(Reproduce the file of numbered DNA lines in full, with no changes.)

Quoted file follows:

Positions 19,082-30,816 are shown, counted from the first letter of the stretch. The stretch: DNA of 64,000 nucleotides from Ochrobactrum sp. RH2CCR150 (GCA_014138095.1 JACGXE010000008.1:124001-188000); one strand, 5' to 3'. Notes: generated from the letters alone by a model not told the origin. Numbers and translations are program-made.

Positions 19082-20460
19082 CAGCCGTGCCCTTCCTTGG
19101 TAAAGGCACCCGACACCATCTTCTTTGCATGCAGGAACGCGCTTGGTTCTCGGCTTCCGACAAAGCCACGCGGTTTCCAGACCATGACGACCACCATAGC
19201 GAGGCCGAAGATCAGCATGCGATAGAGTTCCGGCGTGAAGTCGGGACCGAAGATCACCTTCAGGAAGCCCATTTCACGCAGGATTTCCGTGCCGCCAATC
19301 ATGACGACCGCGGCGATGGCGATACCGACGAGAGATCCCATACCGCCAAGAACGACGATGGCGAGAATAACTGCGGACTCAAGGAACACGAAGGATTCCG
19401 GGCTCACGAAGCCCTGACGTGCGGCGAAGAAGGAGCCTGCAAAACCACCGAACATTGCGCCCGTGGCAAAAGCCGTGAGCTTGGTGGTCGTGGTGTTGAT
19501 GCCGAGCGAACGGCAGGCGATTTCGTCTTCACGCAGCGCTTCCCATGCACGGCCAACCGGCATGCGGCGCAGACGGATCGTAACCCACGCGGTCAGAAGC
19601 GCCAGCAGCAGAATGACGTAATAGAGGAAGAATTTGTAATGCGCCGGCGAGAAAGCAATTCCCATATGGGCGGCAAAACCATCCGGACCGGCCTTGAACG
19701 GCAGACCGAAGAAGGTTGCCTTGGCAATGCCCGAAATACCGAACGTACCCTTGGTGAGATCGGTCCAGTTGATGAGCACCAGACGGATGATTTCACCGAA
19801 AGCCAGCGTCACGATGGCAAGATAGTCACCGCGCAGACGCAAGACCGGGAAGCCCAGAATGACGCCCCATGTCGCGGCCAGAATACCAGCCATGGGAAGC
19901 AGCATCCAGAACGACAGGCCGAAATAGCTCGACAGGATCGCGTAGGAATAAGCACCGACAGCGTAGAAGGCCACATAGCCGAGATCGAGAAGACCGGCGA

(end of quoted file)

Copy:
Positions 19,082-30,816 are shown, counted from the first letter of the stretch. The stretch: DNA of 64,000 nucleotides from Ochrobactrum sp. RH2CCR150 (GCA_014138095.1 JACGXE010000008.1:124001-188000); one strand, 5' to 3'. Notes: generated from the letters alone by a model not told the origin. Numbers and translations are program-made.

Positions 19082-20460
19082 CAGCCGTGCCCTTCCTTGG
19101 TAAAGGCACCCGACACCATCTTCTTTGCATGCAGGAACGCGCTTGGTTCTCGGCTTCCGACAAAGCCACGCGGTTTCCAGACCATGACGACCACCATAGC
19201 GAGGCCGAAGATCAGCATGCGATAGAGTTCCGGCGTGAAGTCGGGACCGAAGATCACCTTCAGGAAGCCCATTTCACGCAGGATTTCCGTGCCGCCAATC
19301 ATGACGACCGCGGCGATGGCGATACCGACGAGAGATCCCATACCGCCAAGAACGACGATGGCGAGAATAACTGCGGACTCAAGGAACACGAAGGATTCCG
19401 GGCTCACGAAGCCCTGACGTGCGGCGAAGAAGGAGCCTGCAAAACCACCGAACATTGCGCCCGTGGCAAAAGCCGTGAGCTTGGTGGTCGTGGTGTTGAT
19501 GCCGAGCGAACGGCAGGCGATTTCGTCTTCACGCAGCGCTTCCCATGCACGGCCAACCGGCATGCGGCGCAGACGGATCGTAACCCACGCGGTCAGAAGC
19601 GCCAGCAGCAGAATGACGTAATAGAGGAAGAATTTGTAATGCGCCGGCGAGAAAGCAATTCCCATATGGGCGGCAAAACCATCCGGACCGGCCTTGAACG
19701 GCAGACCGAAGAAGGTTGCCTTGGCAATGCCCGAAATACCGAACGTACCCTTGGTGAGATCGGTCCAGTTGATGAGCACCAGACGGATGATTTCACCGAA
19801 AGCCAGCGTCACGATGGCAAGATAGTCACCGCGCAGACGCAAGACCGGGAAGCCCAGAATGACGCCCCATGTCGCGGCCAGAATACCAGCCATGGGAAGC
19901 AGCATCCAGAACGACAGGCCGAAATAGCTCGACAGGATCGCGTAGGAATAAGCACCGACAGCGTAGAAGGCCACATAGCCGAGATCGAGAAGACCGGCGA